3. D. T. Kyrazis, J. Wissler, D. B. Keating, A. J. Preble, and K. P. Bishop, “Measurement of optical turbulence in the upper troposphere and lower stratosphere,” Proc. SPIE 2110, 43–55 (1994).
    [Crossref]
  4. G. Wang, “A new random-phase-screen time series simulation algorithm for dynamically atmospheric turbulence wave-front generator,” Proc. SPIE 6027, 602716-1–12 (2006).
  5. A. Zilberman, E. Golbraikh, N. S. Kopeika, A. Virtser, I. Kupershmidt, and Y. Shtemler, “Lidar study of aerosol turbulence characteristics in the troposphere: Kolmogorov and non-Kolmogorov turbulence,” Atmospheric Research 88, 66–77 (2008).
    [Crossref]
  6. A. Zilberman, E. Golbraikh, and N. S. Kopeika, “Lidar studies of aerosols and non-Kolmogorov turbulence in the Mediterranean troposphere,” Proc. SPIE 5987, 598702-1–12 (2005).
  7. G. K. Batchelor, “Small-scale variation of convected quantities like temperature in turbulent fluid. Part I. General discussion and the case of small conductivity,” J. Fluid Mech. 5, 113–133 (1959).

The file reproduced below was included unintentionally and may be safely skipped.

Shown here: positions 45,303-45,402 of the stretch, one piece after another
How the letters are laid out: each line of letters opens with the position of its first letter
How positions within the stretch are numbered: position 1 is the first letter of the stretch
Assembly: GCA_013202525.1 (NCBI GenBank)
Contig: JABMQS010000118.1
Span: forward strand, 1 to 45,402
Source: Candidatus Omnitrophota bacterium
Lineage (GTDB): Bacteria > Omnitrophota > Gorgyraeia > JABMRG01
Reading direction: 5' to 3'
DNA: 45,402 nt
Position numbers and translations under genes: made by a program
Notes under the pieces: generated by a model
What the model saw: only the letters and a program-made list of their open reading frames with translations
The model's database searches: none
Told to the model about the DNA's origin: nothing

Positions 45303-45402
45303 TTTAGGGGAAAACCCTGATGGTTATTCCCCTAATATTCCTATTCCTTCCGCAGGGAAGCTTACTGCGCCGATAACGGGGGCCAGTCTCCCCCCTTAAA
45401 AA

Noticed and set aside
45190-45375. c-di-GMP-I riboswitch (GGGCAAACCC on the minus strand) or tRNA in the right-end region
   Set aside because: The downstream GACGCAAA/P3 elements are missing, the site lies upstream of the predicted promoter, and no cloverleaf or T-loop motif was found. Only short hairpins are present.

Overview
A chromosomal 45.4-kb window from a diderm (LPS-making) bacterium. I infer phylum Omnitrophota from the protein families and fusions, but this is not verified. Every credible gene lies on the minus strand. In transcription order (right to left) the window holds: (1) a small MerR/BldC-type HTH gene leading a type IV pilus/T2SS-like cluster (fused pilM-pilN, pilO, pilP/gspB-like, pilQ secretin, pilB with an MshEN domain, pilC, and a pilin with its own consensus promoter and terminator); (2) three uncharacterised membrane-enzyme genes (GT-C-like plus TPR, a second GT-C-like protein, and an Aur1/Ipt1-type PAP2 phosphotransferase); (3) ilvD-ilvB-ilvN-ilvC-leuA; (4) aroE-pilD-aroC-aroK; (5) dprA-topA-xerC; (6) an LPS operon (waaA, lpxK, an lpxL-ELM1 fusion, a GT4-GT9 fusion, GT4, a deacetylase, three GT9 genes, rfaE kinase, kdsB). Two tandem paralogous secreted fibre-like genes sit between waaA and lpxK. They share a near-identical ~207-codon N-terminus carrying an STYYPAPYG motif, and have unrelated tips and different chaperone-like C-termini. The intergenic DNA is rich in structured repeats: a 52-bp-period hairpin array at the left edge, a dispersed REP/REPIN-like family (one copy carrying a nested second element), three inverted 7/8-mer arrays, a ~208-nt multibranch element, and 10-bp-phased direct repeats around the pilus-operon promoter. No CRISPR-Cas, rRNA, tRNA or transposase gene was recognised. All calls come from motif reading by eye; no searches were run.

[Crossref]
  8. E. Golbraikh and N. S. Kopeika, “Behavior of structure function of refraction coefficients in different trubulent fields,” Appl. Opt. 43, 6151–6156 (2004).
    [Crossref] [PubMed]
  9. S. S. Moiseev and O. G. Chkhetiani, “Helical scaling in turbulence,” JETP 83, 192–198 (1996).
  10. T. Elperin, N. Kleeorin, and I. Rogachevskii, “Isotropic and anisotropic spectra of passive scalar fluctuations in turbulent fluid flow,” Phys. Rev. E 53, 3431–3441 (1996).
    [Crossref]
  11. R. R. Beland, “Some aspects of propagation through weak isotropic non-Kolmogorov turbulence,” Proc. SPIE 2375, 1111–1126 (1995).
  12. B. E. Stribling, B. M. Welsh, and M. C. Roggemann, “Optical propagation in non-Kolmogorov atmospheric turbulence,” Proc. SPIE 2471, 181–196 (1995).
    [Crossref]
  13. G. D. Boreman and C. Dainty, “Zernike expansions for non-Kolmogorov turbulence,” J. Opt. Soc. Am. A 13, 517–522 (1996).
    [Crossref]
  14. C. Rao, W. Jiang, and N. Ling, “Spatial and temporal characterization of phase fluctuations in non-Kolmogorov atmospheric turbulence,” J. Mod. Opt. 47, 175–177 (2000).
    [Crossref]
  15. A. S. Gurvich and M. S. Belen’kii, “Influence of stratospheric turbulence on infrared imaging,” J. Opt. Soc. Am. A 12, 2517–2522 (1995).